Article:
By Pam Harbaugh
From the depths of despair to the heights of nobility, the epic tale of redemption resonates with power and an almost religious zeal in Riverside Theater’s magnificent production of “Les Miserables.”
With book by composer Claude-Michel Schonberg and lyricist Alain Boublil, English adaptation by Trevor Nunn and John Caird, this musical has enjoyed a whopping history of success.
Just in case you’ve been in cultural limbo for the past 27 1/2 years (yes, the musical debuted in Oct. 1985), here’s some “Les Miz” catch-up: The story is based on the 1862 Victor Hugo novel and spans 17 years. It is set against the growing social unrest of starving masses in post-revolutionary France. In it, Jean Valjean has been imprisoned for breaking into a house to steal a loaf of bread for his sister’s starving child. He breaks his parole and is hunted by down pious Inspector Javert. The years pass and Valjean has become an adopted father and respected businessman and town leader. The social unrest has escalated, prompting idealistic students to stage a violent protest.
With love, thievery, despair and piety woven in, the storyline can become complex. But here, every member of the superbly voiced cast reaches every note, nuance and meaning. Indeed, thanks to these stage professionals, you leave understanding the entire story, each character, each conflict and resolution.
You just don’t get any better than the operatic souls who give breath to Jean Valjean and Inspector Javert. Both David Michael Felty (Valjean) and Todd Alan Johnson (Javert) have made livings portraying these characters in national tours. (Johnson came to the King Center in 1999 as Javert.)
Intriguingly, both characters are motivated by the Godly quest of doing the right thing. Their “Confrontation,” after the prostitute Fantine dies, is rich, exciting theater. And that’s only a prelude to the theatrical thrill of Javert’s “Soliloquoy,” where he questions his own beliefs — the meat of his existence. Johnson…oh my….despite having done this part probably thousands of times by now, creates an unforgettable, theatrically rich moment.
As Valjean, Felty grabs you and doesn’t let go. He reaches lofty, heavenly heights in “Bring Him Home,” as he beseeches God to spare Marius, the young man who loves Valjean’s adopted daughter, Cosette. But more than that, his vocal interpretations throughout dig deep to deliver powerful emotion.
Add to that Sarah Stevens’ pristine portrayal of Cosette and her high soprano voice. She and Bruce Landry, who is Marius, deliver a romantic “A Heart Full of Love.” Becky Gulsvig strikes the poignant chord as Eponine, the street urchin who falls for Marius. Her “On My Own” is a smash.
Peter Gosik is Enjolras, the rabble rousing revolutionary who strikes up the unforgettable “Red and Black.” Especially effective is the staging in Landry’s “Empty Chairs at Empty Tables,” in which Marius laments his lost friends.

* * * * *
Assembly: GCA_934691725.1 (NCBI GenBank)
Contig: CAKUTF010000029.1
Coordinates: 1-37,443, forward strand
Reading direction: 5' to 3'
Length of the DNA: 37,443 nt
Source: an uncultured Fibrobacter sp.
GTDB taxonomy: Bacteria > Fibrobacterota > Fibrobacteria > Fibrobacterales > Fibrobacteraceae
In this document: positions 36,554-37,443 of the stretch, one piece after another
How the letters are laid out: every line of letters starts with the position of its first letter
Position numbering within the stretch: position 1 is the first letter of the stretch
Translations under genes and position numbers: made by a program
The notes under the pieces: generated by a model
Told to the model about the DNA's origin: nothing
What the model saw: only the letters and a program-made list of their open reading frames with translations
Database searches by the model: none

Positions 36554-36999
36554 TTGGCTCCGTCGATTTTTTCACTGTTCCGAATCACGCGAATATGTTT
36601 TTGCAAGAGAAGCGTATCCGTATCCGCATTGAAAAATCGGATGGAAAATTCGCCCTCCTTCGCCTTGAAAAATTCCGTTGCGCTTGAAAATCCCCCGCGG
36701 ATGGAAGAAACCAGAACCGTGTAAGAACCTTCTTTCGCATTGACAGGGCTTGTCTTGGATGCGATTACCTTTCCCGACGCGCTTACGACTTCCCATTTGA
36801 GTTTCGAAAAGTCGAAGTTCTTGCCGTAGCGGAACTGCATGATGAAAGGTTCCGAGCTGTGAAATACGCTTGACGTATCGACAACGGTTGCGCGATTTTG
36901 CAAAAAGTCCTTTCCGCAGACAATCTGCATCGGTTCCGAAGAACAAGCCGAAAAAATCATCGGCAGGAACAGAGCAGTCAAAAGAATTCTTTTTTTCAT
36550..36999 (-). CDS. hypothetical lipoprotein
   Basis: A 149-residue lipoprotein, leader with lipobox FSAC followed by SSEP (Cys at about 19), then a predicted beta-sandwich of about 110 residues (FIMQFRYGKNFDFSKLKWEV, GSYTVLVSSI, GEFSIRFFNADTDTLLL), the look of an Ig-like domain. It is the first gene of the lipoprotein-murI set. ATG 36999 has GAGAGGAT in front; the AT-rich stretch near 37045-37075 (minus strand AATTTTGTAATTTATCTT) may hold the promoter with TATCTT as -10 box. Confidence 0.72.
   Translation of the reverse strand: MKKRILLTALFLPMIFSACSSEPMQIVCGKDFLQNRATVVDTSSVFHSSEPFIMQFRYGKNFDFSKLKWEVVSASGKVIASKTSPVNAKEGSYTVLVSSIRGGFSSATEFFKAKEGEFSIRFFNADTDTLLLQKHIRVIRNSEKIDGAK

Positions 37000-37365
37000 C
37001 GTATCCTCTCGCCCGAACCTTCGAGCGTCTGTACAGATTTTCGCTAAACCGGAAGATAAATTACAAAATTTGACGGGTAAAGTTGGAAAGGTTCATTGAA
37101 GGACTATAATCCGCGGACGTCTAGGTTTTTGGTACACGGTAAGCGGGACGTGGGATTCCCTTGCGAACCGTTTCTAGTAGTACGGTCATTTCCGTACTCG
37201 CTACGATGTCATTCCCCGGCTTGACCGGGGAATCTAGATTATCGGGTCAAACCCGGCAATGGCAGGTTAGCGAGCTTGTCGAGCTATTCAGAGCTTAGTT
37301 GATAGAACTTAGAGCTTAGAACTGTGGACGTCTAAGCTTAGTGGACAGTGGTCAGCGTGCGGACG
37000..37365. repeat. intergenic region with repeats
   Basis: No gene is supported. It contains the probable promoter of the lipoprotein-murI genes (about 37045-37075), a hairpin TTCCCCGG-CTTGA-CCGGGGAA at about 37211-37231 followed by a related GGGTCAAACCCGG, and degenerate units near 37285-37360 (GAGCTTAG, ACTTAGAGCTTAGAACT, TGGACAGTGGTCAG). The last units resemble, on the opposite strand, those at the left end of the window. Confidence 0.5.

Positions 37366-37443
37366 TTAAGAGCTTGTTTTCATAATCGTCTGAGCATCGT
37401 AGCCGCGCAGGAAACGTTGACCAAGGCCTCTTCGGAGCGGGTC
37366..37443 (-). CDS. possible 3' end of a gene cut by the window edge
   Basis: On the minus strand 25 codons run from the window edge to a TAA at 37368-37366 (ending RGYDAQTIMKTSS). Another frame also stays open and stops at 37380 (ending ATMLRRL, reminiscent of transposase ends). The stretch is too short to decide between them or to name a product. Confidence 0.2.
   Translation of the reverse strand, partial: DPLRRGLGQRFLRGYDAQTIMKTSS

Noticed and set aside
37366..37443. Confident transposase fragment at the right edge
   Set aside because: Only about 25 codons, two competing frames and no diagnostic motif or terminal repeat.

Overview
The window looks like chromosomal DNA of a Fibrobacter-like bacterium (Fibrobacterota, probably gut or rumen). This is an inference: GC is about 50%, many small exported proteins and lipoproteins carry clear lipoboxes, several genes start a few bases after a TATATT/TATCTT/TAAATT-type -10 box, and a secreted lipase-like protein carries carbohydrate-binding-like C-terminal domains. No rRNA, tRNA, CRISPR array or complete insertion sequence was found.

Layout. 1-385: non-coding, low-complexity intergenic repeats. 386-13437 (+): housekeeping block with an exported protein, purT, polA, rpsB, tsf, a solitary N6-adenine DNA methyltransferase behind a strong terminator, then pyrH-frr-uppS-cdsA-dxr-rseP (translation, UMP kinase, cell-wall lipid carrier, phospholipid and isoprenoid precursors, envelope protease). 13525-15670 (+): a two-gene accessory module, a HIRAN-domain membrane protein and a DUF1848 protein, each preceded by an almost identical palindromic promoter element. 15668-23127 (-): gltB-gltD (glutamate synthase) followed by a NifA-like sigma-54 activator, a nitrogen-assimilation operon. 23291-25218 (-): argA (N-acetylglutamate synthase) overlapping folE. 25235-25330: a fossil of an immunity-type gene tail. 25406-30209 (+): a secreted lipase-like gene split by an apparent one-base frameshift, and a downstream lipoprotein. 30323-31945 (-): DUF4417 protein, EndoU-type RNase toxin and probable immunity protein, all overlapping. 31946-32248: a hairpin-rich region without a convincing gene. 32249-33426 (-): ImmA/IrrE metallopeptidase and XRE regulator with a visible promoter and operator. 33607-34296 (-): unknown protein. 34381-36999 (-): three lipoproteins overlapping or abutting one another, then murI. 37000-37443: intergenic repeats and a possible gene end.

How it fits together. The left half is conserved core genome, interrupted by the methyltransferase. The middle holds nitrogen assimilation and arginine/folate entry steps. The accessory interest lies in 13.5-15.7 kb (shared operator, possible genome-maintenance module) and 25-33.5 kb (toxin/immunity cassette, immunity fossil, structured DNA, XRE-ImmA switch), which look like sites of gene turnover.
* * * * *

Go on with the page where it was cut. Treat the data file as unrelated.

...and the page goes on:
Kevin Thomas Collins and Alicia Irving are deliciously over the top as the questionable innkeepers, the Thenardiers, who sing “The Inkeeper’s Song” (a.k.a. “Master of the House”).
Traci Blair as Fantine (“I Dreamed a Dream”) and the entire ensemble display such big, beautiful voices, you’ll have to pinch your arm to remind yourself that you’re not sitting in a Broadway theater. (Or, simply squirm around a bit. It’s so much more comfy at Riverside than on Broadway, you know.)
Director and designer, Allen D. Cornell uses these voices to the fullest and delivers one of Riverside’s most satisfying productions to date. He also advances the story’s recurring themes of God and church in his direction and design. Indeed, he embeds suggested images of crosses in the visual designs and uses the theme clearly in the story’s retelling.
Music director and conductor Ken Clifton gets an abundance of sound, much of it very loud, out of his 10-member pit orchestra. However, the lack of actual strings results in not enough musical finesse in the more delicate numbers.
Lighting designer Rob Siler paints the stage with light and shadow, creating at times a chiarascuro effect. His use of a bright white light to suggest death and transcendence into heaven is evocative of the original Cameron Macintosh production.
Mind you, this is not the Broadway production. This is Riverside’s production. It has its unique look and design. Nevertheless, there are a couple of iconic elements that simply must be used — the waving red flag and the bridge effect when Javert jumps. It’s like lining up the Von Trapp children in a row to sing “So Long, Farewell,” it must be done a certain way. You can’t mess with that type of expectation.
Riverside Theatre’s “Les Miserables” is theater at its most satisfying. It takes a willing, weeping audience on a resonating, powerful ride. You simply must not miss this.
SIDE O’ GRITS: “Les Miserables” runs through March 17 at Riverside Theatre, 3250 Riverside Park Drive, Vero Beach. Tickets run to . Call 772-231-6990 or visit www.riversidetheatre.com .